As I pondered writing a blog that could address both Adoption Awareness Month AND Thanksgiving, I wasn’t sure where to start, until I was talking to a friend about the latest episode of the TV series, This is Us, and she asked me, “How old were you when you were first told you were adopted?” Wow! First, the answer is that I don’t remember, I just always knew. Second, I am so very thankful that I don’t remember!
We teach in our Adoption Education Workshops that your child should never remember when they were told they were adopted. Talk about their adoption from day one, so that they never remember the day they were sat down and told something so profound. In the Halloween episode of This is Us, Randall, a young adoptee, avoids trick or treating to a neighbor’s house because they told him his parents “lost a child” so they got him instead. He’s upset that the neighbors know more about his story than he does, as to how he came to be a part of his family, and he’s afraid to ask his parents, because there must be a pretty bad reason they haven’t talked about it. Your child should never hear their adoption story from someone else. They should never feel as though you’ve kept the truth from them, or that they can’t talk to you about it.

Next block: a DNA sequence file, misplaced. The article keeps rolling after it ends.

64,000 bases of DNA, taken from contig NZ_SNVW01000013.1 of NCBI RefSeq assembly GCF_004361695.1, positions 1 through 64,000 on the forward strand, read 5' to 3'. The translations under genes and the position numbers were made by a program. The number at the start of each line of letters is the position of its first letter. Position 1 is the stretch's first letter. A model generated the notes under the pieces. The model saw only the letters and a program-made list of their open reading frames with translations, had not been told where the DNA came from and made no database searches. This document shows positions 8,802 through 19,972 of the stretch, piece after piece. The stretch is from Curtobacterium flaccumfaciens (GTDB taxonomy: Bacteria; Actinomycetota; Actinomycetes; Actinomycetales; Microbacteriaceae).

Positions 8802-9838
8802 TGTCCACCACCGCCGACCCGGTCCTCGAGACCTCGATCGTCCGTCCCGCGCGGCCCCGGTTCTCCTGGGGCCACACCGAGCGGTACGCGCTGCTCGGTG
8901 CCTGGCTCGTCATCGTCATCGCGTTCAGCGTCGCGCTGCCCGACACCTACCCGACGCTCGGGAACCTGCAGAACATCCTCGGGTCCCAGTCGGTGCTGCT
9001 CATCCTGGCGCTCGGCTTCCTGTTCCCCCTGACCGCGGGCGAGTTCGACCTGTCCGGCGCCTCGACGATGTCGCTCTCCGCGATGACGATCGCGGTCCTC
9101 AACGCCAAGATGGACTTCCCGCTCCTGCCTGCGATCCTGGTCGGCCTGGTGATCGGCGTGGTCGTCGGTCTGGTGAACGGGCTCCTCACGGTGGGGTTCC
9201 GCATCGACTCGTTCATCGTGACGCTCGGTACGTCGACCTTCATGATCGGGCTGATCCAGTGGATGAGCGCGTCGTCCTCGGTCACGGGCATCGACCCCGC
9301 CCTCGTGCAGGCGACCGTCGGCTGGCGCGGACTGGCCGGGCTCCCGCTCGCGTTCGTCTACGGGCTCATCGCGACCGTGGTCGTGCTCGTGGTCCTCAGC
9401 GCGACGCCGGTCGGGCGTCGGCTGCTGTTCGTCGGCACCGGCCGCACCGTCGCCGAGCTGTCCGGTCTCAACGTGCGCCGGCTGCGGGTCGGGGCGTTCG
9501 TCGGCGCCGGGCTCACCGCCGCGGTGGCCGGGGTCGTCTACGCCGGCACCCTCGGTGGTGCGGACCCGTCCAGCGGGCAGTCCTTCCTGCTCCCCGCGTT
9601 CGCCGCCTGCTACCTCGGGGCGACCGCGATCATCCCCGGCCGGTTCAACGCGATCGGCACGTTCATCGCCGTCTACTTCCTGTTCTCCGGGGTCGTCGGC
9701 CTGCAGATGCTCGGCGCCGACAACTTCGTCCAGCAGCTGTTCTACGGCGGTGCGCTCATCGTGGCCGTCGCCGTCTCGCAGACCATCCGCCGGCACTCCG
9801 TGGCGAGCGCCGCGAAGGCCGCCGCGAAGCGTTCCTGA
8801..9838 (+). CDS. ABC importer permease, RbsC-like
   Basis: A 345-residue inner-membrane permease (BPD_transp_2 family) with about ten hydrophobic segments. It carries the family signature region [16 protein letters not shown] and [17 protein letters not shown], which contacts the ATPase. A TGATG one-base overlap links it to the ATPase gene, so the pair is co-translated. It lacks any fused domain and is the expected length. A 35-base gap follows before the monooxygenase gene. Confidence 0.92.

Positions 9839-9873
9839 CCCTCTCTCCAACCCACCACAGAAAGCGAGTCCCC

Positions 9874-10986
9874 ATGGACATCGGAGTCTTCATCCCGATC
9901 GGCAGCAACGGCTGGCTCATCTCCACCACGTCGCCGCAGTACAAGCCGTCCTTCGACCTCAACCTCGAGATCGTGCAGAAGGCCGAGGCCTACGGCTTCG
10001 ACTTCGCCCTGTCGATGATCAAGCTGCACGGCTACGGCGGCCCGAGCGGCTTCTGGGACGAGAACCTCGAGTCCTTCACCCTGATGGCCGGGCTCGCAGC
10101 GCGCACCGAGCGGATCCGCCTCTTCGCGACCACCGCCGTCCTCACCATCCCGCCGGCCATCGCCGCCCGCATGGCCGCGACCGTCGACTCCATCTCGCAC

I do not have a single memory of learning or understanding why I was adopted. I have many memories of talking about it with my parents. I have memories of it sometimes being difficult for them, because they didn’t have all the answers to my questions, and they too had painful losses that led them to adoption. But they talked anyway, because they knew it was what was best for me, for our family, and for our relationship. They had been taught in an Adoption Education Workshop many years ago that being open and honest in talking to kids about adoption was one of the most important things adoptive parents can do. Being able to talk about it made me feel accepted and that I belonged.
So when it comes to adoption awareness and thankfulness, I guess you could say I am thankful for the awareness about adoption that my parents were taught, I’m thankful for my parents, and I’m thankful for my life! I’m also thankful to work for an agency that supports these values!
-submitted by Joyce Twite, Administrative Support Specialist, Adoption and Pregnancy Counseling